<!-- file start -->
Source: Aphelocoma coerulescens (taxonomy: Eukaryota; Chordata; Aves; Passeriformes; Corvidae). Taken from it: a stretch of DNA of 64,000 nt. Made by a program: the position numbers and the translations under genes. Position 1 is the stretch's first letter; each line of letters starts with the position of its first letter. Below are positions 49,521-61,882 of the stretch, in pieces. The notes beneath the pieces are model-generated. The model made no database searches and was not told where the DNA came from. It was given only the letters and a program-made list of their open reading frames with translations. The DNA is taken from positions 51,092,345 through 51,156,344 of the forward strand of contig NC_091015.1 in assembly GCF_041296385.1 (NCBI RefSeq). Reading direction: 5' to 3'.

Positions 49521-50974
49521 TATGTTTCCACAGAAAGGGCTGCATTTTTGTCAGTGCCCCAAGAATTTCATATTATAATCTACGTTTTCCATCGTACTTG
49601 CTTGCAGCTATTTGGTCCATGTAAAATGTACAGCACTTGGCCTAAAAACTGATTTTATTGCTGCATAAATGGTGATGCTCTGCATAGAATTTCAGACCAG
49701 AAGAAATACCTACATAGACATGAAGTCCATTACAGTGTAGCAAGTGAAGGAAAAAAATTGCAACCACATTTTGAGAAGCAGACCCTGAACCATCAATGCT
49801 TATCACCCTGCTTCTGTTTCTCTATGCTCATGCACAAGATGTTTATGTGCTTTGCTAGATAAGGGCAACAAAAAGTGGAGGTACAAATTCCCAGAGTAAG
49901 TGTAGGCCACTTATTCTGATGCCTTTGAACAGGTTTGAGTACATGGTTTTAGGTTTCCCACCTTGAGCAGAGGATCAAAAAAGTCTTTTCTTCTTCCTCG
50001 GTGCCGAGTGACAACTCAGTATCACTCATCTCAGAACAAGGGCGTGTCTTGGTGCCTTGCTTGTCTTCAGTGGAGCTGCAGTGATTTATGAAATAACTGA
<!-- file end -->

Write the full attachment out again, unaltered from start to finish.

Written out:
Source: Aphelocoma coerulescens (taxonomy: Eukaryota; Chordata; Aves; Passeriformes; Corvidae). Taken from it: a stretch of DNA of 64,000 nt. Made by a program: the position numbers and the translations under genes. Position 1 is the stretch's first letter; each line of letters starts with the position of its first letter. Below are positions 49,521-61,882 of the stretch, in pieces. The notes beneath the pieces are model-generated. The model made no database searches and was not told where the DNA came from. It was given only the letters and a program-made list of their open reading frames with translations. The DNA is taken from positions 51,092,345 through 51,156,344 of the forward strand of contig NC_091015.1 in assembly GCF_041296385.1 (NCBI RefSeq). Reading direction: 5' to 3'.

Positions 49521-50974
49521 TATGTTTCCACAGAAAGGGCTGCATTTTTGTCAGTGCCCCAAGAATTTCATATTATAATCTACGTTTTCCATCGTACTTG
49601 CTTGCAGCTATTTGGTCCATGTAAAATGTACAGCACTTGGCCTAAAAACTGATTTTATTGCTGCATAAATGGTGATGCTCTGCATAGAATTTCAGACCAG
49701 AAGAAATACCTACATAGACATGAAGTCCATTACAGTGTAGCAAGTGAAGGAAAAAAATTGCAACCACATTTTGAGAAGCAGACCCTGAACCATCAATGCT
49801 TATCACCCTGCTTCTGTTTCTCTATGCTCATGCACAAGATGTTTATGTGCTTTGCTAGATAAGGGCAACAAAAAGTGGAGGTACAAATTCCCAGAGTAAG
49901 TGTAGGCCACTTATTCTGATGCCTTTGAACAGGTTTGAGTACATGGTTTTAGGTTTCCCACCTTGAGCAGAGGATCAAAAAAGTCTTTTCTTCTTCCTCG
50001 GTGCCGAGTGACAACTCAGTATCACTCATCTCAGAACAAGGGCGTGTCTTGGTGCCTTGCTTGTCTTCAGTGGAGCTGCAGTGATTTATGAAATAACTGA